Monday, October 5, 2009

Program to Average an Indefinite List of Integers

Problem: "Write a program called AverageList that reads in a list of integers representing exam scores, and then prints out the average. Because some unprepared student might actually get a score of 0, your program should use -1 as the sentinel to mark the end of the input." (Roberts Ch 4, Exercise 5.)

Program in Eclipse Editor (click to enlarge):

What the output looks like:

What made it tough: One of the earlier problems in this set asked "Write a program that finds the average of a pre-defined list of integers". That was easier, because if the list took in N inputs from the user, you'd know to divide the sum of your integers by N. Another problem asked, "Write a program that finds the sum of an indefinite list of integers." That was also easier, because you could keep adding to your sum until the user entered the sentinel. This one took me a while to figure out how you'd know what to divide your sum by, but it eventually cemented in my head the ways you can use increment operators like i++.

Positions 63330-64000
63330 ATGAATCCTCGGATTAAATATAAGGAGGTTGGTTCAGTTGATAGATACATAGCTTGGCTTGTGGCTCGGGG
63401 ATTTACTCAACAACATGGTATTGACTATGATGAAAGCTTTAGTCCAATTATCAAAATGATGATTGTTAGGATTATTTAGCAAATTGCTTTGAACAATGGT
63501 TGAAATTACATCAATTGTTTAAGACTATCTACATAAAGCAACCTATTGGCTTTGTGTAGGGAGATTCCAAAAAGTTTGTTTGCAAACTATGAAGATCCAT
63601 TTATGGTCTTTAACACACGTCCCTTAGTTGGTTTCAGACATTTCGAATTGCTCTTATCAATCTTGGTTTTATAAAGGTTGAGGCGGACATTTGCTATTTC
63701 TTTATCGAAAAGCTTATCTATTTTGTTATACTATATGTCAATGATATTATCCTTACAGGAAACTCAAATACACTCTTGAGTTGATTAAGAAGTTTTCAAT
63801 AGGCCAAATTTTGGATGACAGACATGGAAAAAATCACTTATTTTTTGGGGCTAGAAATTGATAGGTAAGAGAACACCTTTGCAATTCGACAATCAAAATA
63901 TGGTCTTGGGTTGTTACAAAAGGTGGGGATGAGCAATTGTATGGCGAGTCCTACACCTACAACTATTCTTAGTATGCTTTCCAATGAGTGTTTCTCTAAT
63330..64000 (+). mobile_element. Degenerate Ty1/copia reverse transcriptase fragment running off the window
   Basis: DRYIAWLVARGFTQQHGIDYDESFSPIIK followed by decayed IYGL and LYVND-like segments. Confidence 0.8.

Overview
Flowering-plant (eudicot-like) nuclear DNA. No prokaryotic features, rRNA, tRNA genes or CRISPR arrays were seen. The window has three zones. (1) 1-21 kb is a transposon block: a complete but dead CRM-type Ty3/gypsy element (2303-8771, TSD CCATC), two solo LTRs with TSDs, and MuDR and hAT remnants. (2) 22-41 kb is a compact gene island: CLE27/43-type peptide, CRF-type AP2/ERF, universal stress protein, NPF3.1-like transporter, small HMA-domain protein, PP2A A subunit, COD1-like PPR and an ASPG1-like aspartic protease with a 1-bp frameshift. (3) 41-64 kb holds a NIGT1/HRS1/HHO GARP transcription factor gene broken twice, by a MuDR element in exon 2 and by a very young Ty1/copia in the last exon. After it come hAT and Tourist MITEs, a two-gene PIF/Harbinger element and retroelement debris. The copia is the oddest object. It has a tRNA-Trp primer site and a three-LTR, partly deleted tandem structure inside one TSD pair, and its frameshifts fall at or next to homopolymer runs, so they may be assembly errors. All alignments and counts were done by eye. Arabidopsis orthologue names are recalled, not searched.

Time to completion: 3 hrs

Lingering Questions: Although my program says that it can average non-negative integers, you really can average any integer except the one used as the sentinel. Ben wants to know why you can't just use a letter as your sentinel, so that you could average any possible integer. I tried setting the sentinel constant as "A." Eclipse didn't like that. Is there a way to design this program so that you could use a letter as your sentinel?

1 comment:

  1. There are a few ways to do what you want, but they all essentially require that you either have a) some way of explicitly checking whether or not the input value is an integer, b) some way of checking whether or not the input value is the (NON-integer) sentinel, and c) some way to ensure the program doesn't try to do something that will make itself explode.

    As a hint for b), you may want to use readLine instead of readInt to interpret the input value as a String and then compare to the sentinel (which should also be declared as a String instead of int to allow for this comparison). If the value equals the sentinel, then break the loop, else.. else what?

    Well, you now have some input String that you know isn't the sentinel. You still need to somehow convert that String to an int so you can use it in your math -- that is, if it can even be interpreted as an integer!

    This is the part that requires new knowledge, which will probably soon be taught to you. For a hint, feel free to look up the Integer.parseInt(String) method, which allows you to explicitly convert a String into an int. To use this effectively you will also need to know a little bit about Exceptions. Together, you will be able to address both a) and c) above and get the program to do exactly what you want!

    Hope this helps. :]